Summary: This post summarises what needs to be done to tackle more advanced MS including people with MS using wheelchairs. It makes the case for making several changes in the way we study advanced MS. What is needed now is a large injection of money to kick-start a trial in wheelchair users to delay loss of upper limb function. This post is an essential read for anyone who cares about people with more advanced MS.
- We all need to accept that ‘progressive MS’ is a misnomer. Progression means improvement. At Barts-MS prefer the term ‘advanced MS’ this captures the associated disability that comes with this phase of the disease.
- We need to accept that the pathology that drives neuroaxonal loss, or neurodegeneration (the pathological substrate that underlies ‘advanced MS’) as being there from the beginning. This means the neurodegenerative phase of MS is present from the beginning before pwMS become physically disabled.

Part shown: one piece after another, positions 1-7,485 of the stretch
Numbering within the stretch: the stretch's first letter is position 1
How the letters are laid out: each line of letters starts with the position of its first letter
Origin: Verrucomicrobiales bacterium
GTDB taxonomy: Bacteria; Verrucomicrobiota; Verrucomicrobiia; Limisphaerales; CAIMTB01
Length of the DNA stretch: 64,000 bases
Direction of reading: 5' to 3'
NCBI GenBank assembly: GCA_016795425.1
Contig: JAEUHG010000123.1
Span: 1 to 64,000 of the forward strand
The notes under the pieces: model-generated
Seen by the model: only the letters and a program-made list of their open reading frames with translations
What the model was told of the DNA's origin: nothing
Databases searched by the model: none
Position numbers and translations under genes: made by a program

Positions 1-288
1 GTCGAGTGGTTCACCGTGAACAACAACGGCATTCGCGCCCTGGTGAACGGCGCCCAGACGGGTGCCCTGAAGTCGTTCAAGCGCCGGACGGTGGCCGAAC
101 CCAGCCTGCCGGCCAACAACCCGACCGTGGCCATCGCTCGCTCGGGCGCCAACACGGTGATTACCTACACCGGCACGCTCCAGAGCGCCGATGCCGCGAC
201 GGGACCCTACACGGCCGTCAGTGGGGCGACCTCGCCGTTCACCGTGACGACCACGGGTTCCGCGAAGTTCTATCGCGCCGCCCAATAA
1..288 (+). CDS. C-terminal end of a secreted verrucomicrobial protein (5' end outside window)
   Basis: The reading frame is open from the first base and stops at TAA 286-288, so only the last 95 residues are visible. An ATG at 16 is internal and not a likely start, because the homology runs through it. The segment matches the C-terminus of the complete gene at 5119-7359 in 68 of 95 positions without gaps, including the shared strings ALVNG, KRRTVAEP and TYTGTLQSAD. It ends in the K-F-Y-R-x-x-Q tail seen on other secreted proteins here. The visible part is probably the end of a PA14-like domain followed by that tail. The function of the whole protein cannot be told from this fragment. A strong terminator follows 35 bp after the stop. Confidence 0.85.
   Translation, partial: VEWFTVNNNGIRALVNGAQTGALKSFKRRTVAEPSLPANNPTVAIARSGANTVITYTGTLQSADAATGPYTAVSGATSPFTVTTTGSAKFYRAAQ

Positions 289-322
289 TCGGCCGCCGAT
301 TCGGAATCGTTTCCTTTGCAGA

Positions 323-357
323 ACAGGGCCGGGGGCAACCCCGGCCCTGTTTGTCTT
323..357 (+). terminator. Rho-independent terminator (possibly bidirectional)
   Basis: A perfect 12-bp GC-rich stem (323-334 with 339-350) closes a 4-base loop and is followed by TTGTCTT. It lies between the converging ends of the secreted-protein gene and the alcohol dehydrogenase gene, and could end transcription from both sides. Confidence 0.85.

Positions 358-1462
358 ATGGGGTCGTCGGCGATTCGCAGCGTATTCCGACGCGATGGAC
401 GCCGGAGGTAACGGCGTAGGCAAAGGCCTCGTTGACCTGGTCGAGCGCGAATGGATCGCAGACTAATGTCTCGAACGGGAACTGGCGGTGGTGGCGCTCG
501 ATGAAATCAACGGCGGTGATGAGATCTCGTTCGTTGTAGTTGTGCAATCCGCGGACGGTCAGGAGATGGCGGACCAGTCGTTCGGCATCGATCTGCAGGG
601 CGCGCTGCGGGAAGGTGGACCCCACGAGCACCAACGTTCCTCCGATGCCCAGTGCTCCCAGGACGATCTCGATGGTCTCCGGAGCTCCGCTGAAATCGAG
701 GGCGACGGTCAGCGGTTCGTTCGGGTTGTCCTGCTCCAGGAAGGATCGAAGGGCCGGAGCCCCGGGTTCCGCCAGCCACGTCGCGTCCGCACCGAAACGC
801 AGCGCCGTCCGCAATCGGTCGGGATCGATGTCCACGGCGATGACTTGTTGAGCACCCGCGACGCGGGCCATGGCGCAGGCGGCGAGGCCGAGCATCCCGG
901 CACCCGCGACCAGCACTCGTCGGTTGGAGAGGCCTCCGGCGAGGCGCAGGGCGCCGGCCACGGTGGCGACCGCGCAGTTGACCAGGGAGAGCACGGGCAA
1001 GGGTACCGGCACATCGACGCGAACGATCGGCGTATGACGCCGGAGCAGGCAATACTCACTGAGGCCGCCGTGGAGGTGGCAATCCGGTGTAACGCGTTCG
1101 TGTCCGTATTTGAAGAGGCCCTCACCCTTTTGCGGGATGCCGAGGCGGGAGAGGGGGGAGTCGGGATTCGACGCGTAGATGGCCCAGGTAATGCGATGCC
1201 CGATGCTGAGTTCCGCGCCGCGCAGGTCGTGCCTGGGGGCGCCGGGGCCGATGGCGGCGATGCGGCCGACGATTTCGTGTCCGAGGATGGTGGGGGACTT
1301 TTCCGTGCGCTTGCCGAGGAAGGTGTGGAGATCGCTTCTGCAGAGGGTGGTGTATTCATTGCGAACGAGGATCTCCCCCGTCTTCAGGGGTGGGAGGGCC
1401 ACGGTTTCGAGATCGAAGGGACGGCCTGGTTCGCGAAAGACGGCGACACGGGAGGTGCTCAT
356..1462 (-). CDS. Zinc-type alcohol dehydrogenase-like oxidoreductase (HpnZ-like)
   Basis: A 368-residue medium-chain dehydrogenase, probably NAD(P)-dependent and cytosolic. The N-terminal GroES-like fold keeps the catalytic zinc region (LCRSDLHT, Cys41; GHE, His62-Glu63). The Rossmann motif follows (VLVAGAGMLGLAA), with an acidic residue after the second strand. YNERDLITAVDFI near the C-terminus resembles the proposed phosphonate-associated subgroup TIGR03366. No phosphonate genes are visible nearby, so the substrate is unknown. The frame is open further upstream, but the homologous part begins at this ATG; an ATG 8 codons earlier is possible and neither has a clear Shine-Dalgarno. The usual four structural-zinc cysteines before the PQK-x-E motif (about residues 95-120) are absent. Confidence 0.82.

- MS is 1-disease and not 2-3-or-4-diseases. As I have said before the false division of MS into several diseases is not backed up by science, nor by philosophical arguments. This false division of MS into many diseases has become counter-productive to the field of MS. The division of MS into relapsing and progressive forms was Pharma-led to get MS defined as an orphan disease, which allowed interferon-beta-1b to get a license based on the results of one pivotal phase 3 study. It also allowed the company concerned to charge rather a lot of money for its product. Overall this has been good for MS in that it has attracted a lot of Pharma interest and has supercharged drug development in MS, but it is now slowing down drug development and making it very expensive. We need cheaper drugs for advanced MS; disability affects the cost-effectiveness models for reimbursement hence DMTs for advanced MS need to be priced lower than those for relapsing forms of MS.
- Following on the point above the division between SPMS and PPMS is false. There is no pathological, genetic, imaging or other data that suggests these are different entities. We, therefore, should be doing trials in both populations simultaneously.
- Slay the dogma that more advanced MS has reduced inflammation, or is non-inflammatory. There are clinical, imaging and pathological data that shows inflammation plays a big part in driving advanced MS. Therefore not to target more advanced MS with an anti-inflammatory is folly.